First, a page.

I have a white bowl that I loved, but unfortunately got chipped. I continued to hold on to it, as though it would magically fix itself. (which, of course, it didn't).
Looking through a recent Pottery Barn catalog I was inspired to try something. They have a ceramic dish with a bird on the perched on the side of it. I decided I could make my own bird from clay and attach it to the side of the bowl to cover the chip.
I used Oven Bake Clay by Sculpey to make my bird. I like the Bake Shop Clay because it is soft, bakes quickly, and is non-toxic, unlike some other oven-bake clays.
I made a ball of aluminum foil for my bird's body. If the clay is too thick, it will not bake correctly. And besides, why waste all that clay when you don't have to? I softened a ball of the clay by rolling it in my hands and then flattened it out to smooth it over the foil ball.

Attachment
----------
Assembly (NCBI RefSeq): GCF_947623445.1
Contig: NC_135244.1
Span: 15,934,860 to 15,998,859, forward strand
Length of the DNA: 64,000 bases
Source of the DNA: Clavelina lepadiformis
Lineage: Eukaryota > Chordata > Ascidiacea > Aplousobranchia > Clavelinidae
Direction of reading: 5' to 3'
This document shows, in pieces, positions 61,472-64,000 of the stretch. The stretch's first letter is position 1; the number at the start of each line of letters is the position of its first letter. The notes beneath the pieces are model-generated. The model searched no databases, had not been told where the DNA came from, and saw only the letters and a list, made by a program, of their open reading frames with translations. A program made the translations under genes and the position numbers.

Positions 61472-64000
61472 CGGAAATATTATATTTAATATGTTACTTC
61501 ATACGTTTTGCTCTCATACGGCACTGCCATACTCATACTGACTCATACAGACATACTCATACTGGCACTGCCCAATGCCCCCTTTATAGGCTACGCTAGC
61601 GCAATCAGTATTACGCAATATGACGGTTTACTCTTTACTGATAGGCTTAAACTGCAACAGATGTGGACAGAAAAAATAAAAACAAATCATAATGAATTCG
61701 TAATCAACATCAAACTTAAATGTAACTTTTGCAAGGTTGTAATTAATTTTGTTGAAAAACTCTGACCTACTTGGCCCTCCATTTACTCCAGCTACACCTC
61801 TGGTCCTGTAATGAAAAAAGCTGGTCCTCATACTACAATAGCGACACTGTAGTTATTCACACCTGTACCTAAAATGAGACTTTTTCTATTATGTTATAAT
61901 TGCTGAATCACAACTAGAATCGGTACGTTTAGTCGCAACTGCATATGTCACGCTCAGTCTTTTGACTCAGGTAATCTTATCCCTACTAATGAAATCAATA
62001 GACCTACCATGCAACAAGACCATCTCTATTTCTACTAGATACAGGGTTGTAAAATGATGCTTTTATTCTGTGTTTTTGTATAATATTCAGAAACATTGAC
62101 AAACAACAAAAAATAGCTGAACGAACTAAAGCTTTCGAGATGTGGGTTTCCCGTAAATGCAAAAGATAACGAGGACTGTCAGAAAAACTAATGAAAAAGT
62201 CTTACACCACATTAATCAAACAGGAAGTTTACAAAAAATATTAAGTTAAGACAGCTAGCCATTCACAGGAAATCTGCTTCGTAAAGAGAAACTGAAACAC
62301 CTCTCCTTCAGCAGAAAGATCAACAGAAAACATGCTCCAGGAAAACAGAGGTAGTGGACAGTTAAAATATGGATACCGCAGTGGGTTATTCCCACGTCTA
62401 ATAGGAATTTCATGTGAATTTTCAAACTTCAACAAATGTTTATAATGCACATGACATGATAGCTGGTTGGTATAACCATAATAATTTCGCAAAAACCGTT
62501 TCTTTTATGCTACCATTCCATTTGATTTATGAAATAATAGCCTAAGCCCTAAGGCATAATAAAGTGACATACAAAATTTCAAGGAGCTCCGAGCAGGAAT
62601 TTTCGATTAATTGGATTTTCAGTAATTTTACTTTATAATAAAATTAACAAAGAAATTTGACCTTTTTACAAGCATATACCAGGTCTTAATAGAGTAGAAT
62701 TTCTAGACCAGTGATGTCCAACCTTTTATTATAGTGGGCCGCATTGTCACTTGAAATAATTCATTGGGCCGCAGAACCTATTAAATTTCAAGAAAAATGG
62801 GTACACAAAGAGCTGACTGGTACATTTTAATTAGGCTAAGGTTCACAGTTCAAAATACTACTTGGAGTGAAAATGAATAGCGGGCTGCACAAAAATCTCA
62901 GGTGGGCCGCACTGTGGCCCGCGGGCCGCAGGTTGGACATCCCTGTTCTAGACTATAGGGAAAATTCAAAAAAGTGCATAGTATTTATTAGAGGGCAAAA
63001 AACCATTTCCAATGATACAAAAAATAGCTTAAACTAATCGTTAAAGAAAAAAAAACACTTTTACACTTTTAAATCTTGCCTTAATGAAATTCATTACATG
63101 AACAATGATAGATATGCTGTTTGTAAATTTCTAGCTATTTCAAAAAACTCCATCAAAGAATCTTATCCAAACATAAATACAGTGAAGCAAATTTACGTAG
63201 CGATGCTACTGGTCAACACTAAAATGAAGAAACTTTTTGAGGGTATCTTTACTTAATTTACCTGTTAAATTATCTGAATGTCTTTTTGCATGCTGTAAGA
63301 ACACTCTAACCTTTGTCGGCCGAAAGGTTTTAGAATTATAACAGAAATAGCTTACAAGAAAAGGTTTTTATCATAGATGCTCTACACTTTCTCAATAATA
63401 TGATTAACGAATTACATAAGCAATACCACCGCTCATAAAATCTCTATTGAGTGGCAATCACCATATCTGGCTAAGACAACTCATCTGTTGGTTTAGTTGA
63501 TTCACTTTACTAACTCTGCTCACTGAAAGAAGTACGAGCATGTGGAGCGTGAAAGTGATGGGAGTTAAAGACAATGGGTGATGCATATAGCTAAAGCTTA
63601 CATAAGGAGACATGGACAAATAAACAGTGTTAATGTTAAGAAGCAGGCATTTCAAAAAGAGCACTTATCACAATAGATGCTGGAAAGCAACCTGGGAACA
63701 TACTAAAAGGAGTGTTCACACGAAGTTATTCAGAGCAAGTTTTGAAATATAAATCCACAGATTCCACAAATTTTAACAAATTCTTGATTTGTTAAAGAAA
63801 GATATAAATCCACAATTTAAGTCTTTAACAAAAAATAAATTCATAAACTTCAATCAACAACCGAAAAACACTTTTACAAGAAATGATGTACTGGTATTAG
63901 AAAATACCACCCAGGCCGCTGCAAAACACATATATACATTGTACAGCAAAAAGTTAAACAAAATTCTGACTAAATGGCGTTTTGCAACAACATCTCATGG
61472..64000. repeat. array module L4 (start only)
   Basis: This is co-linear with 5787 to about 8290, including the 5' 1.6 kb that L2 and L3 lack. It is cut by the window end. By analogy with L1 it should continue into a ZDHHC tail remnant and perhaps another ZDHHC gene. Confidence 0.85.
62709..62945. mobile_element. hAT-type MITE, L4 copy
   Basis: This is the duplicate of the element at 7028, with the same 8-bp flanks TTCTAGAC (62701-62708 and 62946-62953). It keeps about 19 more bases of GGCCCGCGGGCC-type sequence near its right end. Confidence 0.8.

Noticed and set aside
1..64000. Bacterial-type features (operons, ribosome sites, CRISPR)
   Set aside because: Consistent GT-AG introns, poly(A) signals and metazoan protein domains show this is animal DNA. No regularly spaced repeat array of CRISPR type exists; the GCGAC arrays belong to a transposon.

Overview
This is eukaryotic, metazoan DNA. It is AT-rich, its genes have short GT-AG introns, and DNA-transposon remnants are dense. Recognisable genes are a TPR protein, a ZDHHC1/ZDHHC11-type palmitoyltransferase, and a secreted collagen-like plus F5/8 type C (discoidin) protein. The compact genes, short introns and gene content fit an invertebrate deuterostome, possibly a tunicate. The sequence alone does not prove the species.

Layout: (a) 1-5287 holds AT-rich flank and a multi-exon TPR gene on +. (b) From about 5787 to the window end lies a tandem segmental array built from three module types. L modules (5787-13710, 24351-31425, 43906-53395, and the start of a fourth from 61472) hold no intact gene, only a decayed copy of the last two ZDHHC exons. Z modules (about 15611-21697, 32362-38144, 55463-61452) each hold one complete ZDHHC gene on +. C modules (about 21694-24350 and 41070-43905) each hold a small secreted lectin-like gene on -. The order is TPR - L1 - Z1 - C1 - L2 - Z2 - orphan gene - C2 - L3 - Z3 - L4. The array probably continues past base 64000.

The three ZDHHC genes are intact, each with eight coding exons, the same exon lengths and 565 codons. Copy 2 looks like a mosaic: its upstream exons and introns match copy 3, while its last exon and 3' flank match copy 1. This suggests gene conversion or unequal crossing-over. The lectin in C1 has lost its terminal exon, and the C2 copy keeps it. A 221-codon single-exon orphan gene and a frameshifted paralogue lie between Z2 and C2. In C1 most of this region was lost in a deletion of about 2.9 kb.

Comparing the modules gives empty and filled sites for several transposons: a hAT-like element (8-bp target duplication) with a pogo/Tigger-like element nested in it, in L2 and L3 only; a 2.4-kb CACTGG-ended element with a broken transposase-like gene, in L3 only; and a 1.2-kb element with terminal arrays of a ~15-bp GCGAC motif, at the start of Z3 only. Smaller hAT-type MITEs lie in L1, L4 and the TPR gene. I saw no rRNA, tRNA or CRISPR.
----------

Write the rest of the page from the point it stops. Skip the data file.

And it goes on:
When the ball was formed I pushed it down on the side of my bowl, making sure that it covered the chipped part.
I repeated the process to make the bird's head, and then added a beak.
Then I made his wings. After putting them on the body, they needed smoothed out so they didn't look like they were just added to the side.
The last step was me putting the tail feathers on. Then I had to smooth the clay out with my finger to remove all the fingerprints and marks from holding on to it.
I gently slid the bird off the bowl and put it in the oven for 15 minutes at 275 degrees.
When the bird cooled, I painted him with two coats of Folk Art acrylic paint (Warm White). When that was dry, I sealed it with two coats of Americana DuraClear Satin Varnish. I used two coats to make it more shiny to match the bowl. Then I brushed on some antiquing stain and wiped it off with a damp rag. I also touched parts of the bowl with the stain so that the two pieces would match better.
The bird was glued on to the bowl over the chipped portion and I was done. What do you think?